Fish Oil and OCD – Is Omega 3 Fish Oil Good for Depression?
Fish oils concentrated for EPA and DHA have been shown to have positive effects for patients with many different types of psychological disorders associated with stress including OCD, depression, bipolar disorder (manic depression), borderline personality disorder, and attention deficit disorder with hyperactivity (ADHD).
Positive results in clinical trials in these psychological disorders indicate that EPA and DHA may exert an effect in blunting the stress response.
The stress response is largely the result of activation of the sympathetic nervous system – the arm of our autonomic nervous system that produces the flight or fight response. The stress response is characterized by increased heart rate, blood pressure, and shunting of blood flow to muscles so that we can escape danger.
Since fish oils are also known to affect cardiovascular function, it is once again possible that some of the beneficial effects may be due to blunting of the sympathetic nervous system within the brain.
Can Fish Oil Help With Anxiety?
The importance of omega-3 fatty acids to brain function relates to their role in the phospholipid composition of nerve cell membranes. Studies have shown that EPA and DHA influence:
- The fluidity of brain cell membranes
- Neurotransmitter synthesis
- Neurotranmitter binding
- Signal transmission
- The activity of key enzymes that break down neurotransmitters like serotonin, epinephrine, dopamine, and norepinephrine
Clinical studies in patients with a variety of psychological conditions indicate that fish oils produce a mild antianxiety effect. This effect may be due to dampening the sympathetic nervous system’s response to stress.
How Does Fish Oil Affect the Brain?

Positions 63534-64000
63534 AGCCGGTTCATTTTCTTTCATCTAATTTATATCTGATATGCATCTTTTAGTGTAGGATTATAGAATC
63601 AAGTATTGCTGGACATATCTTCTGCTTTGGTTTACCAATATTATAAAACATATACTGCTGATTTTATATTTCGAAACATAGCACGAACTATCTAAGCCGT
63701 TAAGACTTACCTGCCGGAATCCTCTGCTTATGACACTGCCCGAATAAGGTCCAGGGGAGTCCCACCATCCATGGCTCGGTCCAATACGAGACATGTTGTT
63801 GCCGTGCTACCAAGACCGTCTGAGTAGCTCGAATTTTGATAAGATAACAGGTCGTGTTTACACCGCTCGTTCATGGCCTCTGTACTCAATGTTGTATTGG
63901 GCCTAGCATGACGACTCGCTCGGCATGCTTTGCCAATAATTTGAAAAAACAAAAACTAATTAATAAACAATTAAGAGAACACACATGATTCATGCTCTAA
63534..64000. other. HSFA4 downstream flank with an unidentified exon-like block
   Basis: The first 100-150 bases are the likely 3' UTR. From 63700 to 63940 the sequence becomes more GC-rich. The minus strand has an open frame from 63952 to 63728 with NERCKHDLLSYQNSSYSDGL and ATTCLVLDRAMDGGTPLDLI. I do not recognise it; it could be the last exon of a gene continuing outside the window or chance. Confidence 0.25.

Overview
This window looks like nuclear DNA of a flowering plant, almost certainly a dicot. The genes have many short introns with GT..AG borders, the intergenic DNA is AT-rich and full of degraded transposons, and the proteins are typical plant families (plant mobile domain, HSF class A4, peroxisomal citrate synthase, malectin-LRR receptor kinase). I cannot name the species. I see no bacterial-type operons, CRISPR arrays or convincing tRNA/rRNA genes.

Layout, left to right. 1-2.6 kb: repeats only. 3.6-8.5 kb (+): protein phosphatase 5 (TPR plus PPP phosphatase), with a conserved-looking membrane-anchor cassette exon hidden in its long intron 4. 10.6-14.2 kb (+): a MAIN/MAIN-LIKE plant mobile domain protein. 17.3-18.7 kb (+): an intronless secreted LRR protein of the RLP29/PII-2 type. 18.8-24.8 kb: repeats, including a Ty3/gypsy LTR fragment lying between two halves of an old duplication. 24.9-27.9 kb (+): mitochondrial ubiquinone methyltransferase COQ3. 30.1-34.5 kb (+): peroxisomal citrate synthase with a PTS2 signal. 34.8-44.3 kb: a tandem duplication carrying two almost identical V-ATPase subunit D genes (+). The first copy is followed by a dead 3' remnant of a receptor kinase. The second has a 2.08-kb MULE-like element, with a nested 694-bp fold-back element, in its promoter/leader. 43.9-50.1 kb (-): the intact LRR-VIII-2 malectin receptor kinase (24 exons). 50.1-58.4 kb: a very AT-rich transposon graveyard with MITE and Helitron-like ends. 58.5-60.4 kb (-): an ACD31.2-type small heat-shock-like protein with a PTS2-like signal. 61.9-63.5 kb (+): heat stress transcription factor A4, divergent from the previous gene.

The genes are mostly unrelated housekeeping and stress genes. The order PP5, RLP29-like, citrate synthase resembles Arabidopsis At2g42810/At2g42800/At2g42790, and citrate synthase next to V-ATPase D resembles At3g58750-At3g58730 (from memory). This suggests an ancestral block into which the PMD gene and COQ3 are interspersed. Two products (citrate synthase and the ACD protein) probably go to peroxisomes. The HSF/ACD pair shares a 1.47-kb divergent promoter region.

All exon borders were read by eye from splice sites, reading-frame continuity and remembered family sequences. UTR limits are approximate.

In an elaborate double-blind study conducted at Michigan Technological University, blood pressure, heart rate (HR), muscle sympathetic nerve activity, and blood flow through the calf were recorded during a 5-minute mental stress protocol in 67 non-hypertensive subjects before and after 8 weeks of fish oil or placebo supplementation. The dosage of fish oil provided 1.6 g eicosapentaenoic acid and 1.1 g docosahexaenoic acid for total EPA+DHA of 2.7 g).
Results showed that fish oil reduced the increase in heart rate produced by mental stress. However, it did not alter blood pressure reactivity to mental stress. Moreover, fish oil did blunt muscle sympathetic nerve activity to mental stress.
These results indicate that fish oils reduced the effects of the sympathetic nervous system on the cardiovascular system. This further indicates beneficial effects in both psychological and cardiovascular disorders are due to this central effect.
The take away message is that it is important to take roughly 3,000 mg EPA+DHA if a person has significant daily mental stress. It is good for both your brain and your heart.
Carter JR, Schwartz CE, Yang H, Joyner MJ. Fish oil and neurovascular reactivity to mental stress in humans. Am J Physiol Regul Integr Comp Physiol. 2013 Apr 1;304(7):R523-30.